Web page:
Representatives has Article III standing in this case.
What in Means:

PROP 8: (12-144)

In the first decision the court has agreed to hear the Prop 8 case.  That is bad news for Californians who were hoping they would refuse to hear it.  If they did refuse marriage for all would have resumed in California very quickly.  HOWEVER there is a hopeful part.

In directing the petitioners to argue whether they have standing, there is a very big out.  California refused to argue against Prop 8, which reversed marriage equality in California by popular vote.  The State was saying tacitly "we want this to be overturned."  California, under Gov. Schwarzenegger, saw gay marriage as in the best interest of the state.  The people who opposed marriage equality were then forced to defend their position.  They were granted "standing", that is the right to pick up the state's role in defending the proposition, by the US 9th Circuit Court of Appeals.  The ninth circuit upheld the State Supreme Court decision that Prop 8 was unconstitutional.  But they also issued a stay of overturning the marriage ban pending the Supreme Court decision.

In raising the question of standing once more, it is possible that SCOTUS could rule that the petitioners cannot, in the absence of the State of California, proceed. If they do, it's done. The decision stands and gay marriage resumes in California.  If the petitioners do have the right to argue, then a ruling on Prop 8, up or down, will be rendered.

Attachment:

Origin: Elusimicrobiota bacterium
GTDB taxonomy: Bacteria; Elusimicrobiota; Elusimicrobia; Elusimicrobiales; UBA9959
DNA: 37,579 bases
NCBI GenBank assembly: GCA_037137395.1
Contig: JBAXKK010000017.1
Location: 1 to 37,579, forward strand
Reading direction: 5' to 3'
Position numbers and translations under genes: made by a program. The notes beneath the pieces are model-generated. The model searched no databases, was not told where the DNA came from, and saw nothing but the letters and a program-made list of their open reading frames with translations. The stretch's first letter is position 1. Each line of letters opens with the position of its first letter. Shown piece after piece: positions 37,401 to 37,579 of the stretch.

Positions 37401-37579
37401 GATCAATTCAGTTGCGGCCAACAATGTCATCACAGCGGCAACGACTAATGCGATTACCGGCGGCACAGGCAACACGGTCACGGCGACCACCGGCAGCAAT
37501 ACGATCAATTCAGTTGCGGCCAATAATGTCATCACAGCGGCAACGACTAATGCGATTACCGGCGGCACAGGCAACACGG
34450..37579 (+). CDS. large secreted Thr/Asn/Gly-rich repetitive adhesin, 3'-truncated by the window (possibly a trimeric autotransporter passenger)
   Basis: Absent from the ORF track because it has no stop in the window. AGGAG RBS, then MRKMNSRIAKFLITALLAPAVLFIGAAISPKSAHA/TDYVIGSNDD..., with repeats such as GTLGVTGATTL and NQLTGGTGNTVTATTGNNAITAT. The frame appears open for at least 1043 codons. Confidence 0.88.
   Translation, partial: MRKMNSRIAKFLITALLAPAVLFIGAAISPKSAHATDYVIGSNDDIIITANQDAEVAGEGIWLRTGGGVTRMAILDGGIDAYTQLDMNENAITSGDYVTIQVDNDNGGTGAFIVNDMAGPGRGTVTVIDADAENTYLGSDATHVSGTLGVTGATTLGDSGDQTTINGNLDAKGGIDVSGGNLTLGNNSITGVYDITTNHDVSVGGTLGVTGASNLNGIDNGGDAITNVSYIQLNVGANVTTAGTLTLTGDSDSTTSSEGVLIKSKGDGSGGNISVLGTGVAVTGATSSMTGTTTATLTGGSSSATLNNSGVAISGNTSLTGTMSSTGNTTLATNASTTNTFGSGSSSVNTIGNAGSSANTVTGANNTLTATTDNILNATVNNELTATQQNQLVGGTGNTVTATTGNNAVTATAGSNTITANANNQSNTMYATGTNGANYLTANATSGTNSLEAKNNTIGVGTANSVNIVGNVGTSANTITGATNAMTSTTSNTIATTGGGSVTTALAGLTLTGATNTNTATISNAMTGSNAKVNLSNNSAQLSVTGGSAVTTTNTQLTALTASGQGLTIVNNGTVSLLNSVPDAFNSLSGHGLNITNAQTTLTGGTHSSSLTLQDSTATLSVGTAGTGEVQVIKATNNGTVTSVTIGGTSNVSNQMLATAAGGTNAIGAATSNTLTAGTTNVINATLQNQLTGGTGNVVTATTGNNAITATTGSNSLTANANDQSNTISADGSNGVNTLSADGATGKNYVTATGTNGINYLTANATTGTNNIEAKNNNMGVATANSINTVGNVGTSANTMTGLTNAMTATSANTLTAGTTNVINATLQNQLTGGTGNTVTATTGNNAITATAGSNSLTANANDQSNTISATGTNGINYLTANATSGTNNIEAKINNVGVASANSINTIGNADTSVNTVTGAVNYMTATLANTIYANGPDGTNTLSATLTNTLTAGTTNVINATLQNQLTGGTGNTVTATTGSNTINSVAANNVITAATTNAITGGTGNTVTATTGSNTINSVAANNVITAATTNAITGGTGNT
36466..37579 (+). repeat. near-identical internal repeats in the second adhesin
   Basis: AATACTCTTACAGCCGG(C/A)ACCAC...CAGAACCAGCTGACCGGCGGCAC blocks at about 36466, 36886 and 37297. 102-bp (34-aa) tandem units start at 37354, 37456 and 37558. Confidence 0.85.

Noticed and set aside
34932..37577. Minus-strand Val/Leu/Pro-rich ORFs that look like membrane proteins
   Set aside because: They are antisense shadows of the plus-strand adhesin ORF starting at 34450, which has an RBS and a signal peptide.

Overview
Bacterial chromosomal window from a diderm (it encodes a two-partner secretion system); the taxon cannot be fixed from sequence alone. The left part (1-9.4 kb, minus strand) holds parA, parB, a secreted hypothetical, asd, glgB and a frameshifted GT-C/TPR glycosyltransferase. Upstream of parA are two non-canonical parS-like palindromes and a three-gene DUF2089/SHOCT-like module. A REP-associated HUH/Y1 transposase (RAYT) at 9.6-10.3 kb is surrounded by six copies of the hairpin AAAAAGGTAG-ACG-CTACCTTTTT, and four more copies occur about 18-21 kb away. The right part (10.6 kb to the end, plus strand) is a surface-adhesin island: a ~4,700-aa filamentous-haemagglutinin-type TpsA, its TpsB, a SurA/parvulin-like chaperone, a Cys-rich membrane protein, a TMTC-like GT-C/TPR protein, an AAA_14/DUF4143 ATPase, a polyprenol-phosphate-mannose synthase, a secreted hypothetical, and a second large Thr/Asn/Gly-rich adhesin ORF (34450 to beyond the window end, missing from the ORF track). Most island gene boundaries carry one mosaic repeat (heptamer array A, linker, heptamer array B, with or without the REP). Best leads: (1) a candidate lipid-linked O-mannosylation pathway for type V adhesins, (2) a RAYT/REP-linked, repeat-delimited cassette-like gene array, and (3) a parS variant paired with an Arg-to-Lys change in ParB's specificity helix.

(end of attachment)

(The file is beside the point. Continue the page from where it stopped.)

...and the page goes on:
DOMA: (12-307)

The Defense of Marriage Act, ironically named from the point of view of gay and lesbian Americans, denies federal rights and responsibilities to gay couples.

The conservative leaning court is of concern.  However we must remember that they found a way to allow "Obamacare" to stand in the face of vocal opposition from the right.

There are some big "outs" for SCOTUS in the questions included in the writ of centoriari.  This one is too complex for me.  I need to read some more. But, if the court were to decide that it could not decide, as silly as that sounds, it could allow them to kick this can down the road.

The arguments will happen in March and a decision will be rendered in June.

I only hope that reading one more explanation of this will not confuse my readers.  In the meantime, here is the perfect picture to support the right to marry.  I suspect it will challenge the stereotypes of many.  This couple is applying for a marriage license on the first day of availability in the state of Washington.

All I Want for My Birthday is SCOTUS Decision

Assuming that SCOTUS, The Supreme Court of the United States, does not act today, the may issue an order on Monday about up to 10 cases affecting marriage equality.

In case they are reading my blog, here is what I would like:

1) Deny the appeal of Proposition 8 in Perry v. California.  This would allow the 9th circuit court's decision that declared denial of marriage as unconstitutional under the California Constitution to stand.  The court would then lift its stay and marriage in California would resume.  Following previous posts you may know that would restore full marriage rights to 38 million people.  Thirty percent of the population would then have equal access to marriage.  That's 92 million of 312 million according to the 2010 census.